what blogs can do

to continue my wandering musings on the capabilities of blogs (fyi: apparently Google bought a plane, which many have dubbed "GoogleAir," interest in which has resulted in a number of hits on my blog - almost as many as for people looking for an answer to the eternal question, "how many nickels in a roll?"), i can now add another item to the "what blogs can do" list: lose you a job.

well, not really. i didn't have the job yet (just three interviews) and i ended up turning them down, not vice-versa (though i didn't give them a chance to turn me down, either), but the idea is the same.

it was a job working with high school students and my prospective employer came accross this poem, and brought it up as a concern during the third interview. ugh.

censorship has never been a big issue in my life, mostly because:

1. so few people encounter my writing
2. those who do usually are the types who have their heads screwed on straight, and
3. i don't write terribly controversial things (or at least the controversial things, like my "i wish sadaam hussein was still alive" poem, are rarely published).

at first i capiltulated and said i would pull the poem off the site, but eventually my brain caught up with me. not only do censorship and creative writing not mix, but neither do censorship and youth empowerment.

people should be rewarded for presenting themselves to the world, not encouraged to hide lest someone find something they don't approve of. i know that isn't the way things work here and now, but if we send a message other than that to the youth of our planet, how can we expect anything to change?

some friends of mine who have suffered through similar negative blogging experiences have turned away from blogging or - in at least one case ;) - have become paranoid and developed elaborate schemes for hiding their actual identities. pen names, i suppose, accomplish the same goal, but that kind of stuff makes me feel as unpleasant as the idea of not writing or publishing in the first place.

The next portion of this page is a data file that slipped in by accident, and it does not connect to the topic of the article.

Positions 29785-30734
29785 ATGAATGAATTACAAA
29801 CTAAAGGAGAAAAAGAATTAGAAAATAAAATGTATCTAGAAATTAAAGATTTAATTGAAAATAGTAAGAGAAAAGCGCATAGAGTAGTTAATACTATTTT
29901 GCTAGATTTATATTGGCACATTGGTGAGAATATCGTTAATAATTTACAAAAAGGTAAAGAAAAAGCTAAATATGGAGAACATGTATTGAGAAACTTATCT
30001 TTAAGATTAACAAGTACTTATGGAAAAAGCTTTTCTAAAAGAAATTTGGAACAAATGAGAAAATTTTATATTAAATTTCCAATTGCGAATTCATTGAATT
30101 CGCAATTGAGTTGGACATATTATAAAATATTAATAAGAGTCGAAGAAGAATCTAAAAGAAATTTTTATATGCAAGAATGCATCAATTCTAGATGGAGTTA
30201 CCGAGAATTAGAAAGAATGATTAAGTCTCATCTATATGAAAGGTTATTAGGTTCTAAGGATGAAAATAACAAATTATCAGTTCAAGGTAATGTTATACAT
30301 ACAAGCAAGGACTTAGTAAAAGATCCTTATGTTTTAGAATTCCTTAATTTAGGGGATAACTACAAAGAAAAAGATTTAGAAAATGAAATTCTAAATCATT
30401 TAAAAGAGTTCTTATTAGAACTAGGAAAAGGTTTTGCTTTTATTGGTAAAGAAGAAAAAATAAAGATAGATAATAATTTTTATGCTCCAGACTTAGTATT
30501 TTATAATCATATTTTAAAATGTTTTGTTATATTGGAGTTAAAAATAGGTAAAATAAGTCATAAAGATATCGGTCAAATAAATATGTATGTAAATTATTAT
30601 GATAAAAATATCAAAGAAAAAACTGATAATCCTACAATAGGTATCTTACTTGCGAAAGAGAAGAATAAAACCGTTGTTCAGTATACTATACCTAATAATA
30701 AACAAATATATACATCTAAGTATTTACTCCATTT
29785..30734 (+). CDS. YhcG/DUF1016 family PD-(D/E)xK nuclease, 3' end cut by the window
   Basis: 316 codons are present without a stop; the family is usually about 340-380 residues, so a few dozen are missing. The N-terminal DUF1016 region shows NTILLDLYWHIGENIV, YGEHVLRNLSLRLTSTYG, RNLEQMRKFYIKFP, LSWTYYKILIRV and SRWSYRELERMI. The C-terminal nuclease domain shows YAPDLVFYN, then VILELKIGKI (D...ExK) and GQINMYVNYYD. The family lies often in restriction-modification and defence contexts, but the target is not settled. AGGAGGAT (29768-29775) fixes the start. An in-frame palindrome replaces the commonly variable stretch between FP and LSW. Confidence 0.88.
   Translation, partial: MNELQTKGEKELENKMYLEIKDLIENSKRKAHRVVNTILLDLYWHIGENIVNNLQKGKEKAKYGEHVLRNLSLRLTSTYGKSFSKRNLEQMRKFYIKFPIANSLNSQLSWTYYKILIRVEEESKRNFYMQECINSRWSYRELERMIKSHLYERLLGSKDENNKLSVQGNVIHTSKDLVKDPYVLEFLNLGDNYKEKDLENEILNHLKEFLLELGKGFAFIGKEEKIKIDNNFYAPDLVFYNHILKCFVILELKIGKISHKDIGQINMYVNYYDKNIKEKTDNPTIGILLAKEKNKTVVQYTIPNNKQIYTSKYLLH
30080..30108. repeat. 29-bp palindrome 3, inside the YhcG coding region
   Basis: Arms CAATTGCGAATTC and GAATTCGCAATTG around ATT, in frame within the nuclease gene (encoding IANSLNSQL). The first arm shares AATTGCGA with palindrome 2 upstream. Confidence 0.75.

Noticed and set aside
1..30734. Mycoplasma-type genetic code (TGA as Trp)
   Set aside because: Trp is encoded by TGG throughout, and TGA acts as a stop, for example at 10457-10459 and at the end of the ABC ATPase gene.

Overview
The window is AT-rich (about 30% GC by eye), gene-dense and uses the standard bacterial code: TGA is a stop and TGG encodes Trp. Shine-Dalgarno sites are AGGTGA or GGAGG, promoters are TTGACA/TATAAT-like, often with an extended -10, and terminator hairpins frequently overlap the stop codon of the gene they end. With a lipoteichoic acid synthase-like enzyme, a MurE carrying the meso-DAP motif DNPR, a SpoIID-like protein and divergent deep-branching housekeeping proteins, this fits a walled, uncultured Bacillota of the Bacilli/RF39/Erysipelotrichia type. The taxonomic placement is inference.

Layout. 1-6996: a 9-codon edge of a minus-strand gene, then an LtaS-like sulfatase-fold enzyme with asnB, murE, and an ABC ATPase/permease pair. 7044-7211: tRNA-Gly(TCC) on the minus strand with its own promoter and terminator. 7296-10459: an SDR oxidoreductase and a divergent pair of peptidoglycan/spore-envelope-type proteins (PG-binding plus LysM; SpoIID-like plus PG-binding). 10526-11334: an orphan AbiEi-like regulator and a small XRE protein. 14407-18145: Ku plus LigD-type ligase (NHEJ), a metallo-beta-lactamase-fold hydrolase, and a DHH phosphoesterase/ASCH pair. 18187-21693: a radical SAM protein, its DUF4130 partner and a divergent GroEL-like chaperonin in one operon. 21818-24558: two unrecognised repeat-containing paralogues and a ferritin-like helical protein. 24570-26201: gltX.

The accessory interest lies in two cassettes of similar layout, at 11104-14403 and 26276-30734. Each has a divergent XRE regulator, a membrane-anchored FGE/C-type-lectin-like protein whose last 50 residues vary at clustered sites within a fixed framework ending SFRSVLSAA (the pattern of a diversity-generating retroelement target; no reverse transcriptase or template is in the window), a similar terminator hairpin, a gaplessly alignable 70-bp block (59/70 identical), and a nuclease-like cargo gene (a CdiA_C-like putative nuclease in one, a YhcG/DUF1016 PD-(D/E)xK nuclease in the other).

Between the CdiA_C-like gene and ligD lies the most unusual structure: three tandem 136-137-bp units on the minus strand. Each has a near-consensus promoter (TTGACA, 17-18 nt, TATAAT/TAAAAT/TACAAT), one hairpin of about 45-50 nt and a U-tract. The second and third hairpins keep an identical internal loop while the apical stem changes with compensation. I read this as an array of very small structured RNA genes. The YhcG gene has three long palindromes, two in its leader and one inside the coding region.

so blog, my friend, i suppose you will remain free to ruin careers. i only wish they could be Stephen Harper's and Gordon O'Connor's...

on that note, this site is incredible: http://www.eyesondarfur.org/


Anonymous said...

Man, that is horseshit. But I know it goes on, so I try not to tell anybody at work about my stuff. But it comes out eventually.

I know a poet who is under attack (and review) at work because his poems he posted about work (no specifics - just general work poems) are considered 'bullying' by his management. His supervisors were also harassing Red Fez for a while - so I was telling human rights lawyers to get a friggin clue and look at the law - I wasn't taking stuff down. Absolutely ridiculous.

I know my current employer googled me. In this rare case I think it helped (they thought I was creative), but it's still concerning. I think this is a real issue to be resolved - how far can work extend into the personal and artistic life - especially in the digital age.

Agnes said...

Crazy. The double-edged sword of technology is perfectly showcased by the examples in that post. I'm sorry about the job dude - but I'm glad it was because you chose to stay strong :) You have more resolve than I.

Rob Taylor said...

thanks, guys, for the support.

upon reflection, i think my "blame it on the blog" approach watered down what i was trying to say: for me, we are the problem, not technology.

all the technology does is produce more points of connection between us, and more opportunities for the ugly sides of ourselves to surface - which is something we should be grateful for.

take message boards, for instance...people would still be thinking all that crazy shit, we just wouldn't see it until it surfaced in far more destructive ways (like voting conservative).

on that note, this is particularly shocking:


Unknown said...

Hey Rob,

I so completely agree with you. I am working with a group of youth on a literature and art magazine, and a number of issues of censorship have come up. I keep telling the kids (and the adults around them) that the whole point of artistic endeavor is to express, challange and play with ideas without boundaries. Language, imagery, and art are already limited enough, just by their very natures - why do we keep having to impose more limits?

And its funny - as I tell them this, I feel incredibly conscious of what I post on the internet, and what I think about submitting for publication. It's so hypocritical, but it is the world we live in.

I am a big fan of dialogue and respect, and I don't think those things can ever happen without expression and honesty. We need to teach that. I think you took a good step.

Rob Taylor said...


thanks, eh. what's this magazine you're working on? i've been mulling over trying to get a HAP-esque lit mag going in Coquitlam high schools, and perhaps i'll now have time for that ;).

i'd be interested to hear more about your project - how it works and how it's been received.

Zachariah Wells said...

Heh. One reason I call my blog Career Limiting Moves. Good on ya for leaving the poem where she is, boyo; it should only offend idiots and that's exactly who we should be irritating. Jobs are many.

Rob Taylor said...

thanks, zach.

i agree with you that "jobs are many." i'm just worried about whether "jobs are many for non-teachers with history degrees." oh, and "jobs are many for non-teachers with history degrees who may or may not be perverts depend on how you interpret their poetry." we'll see...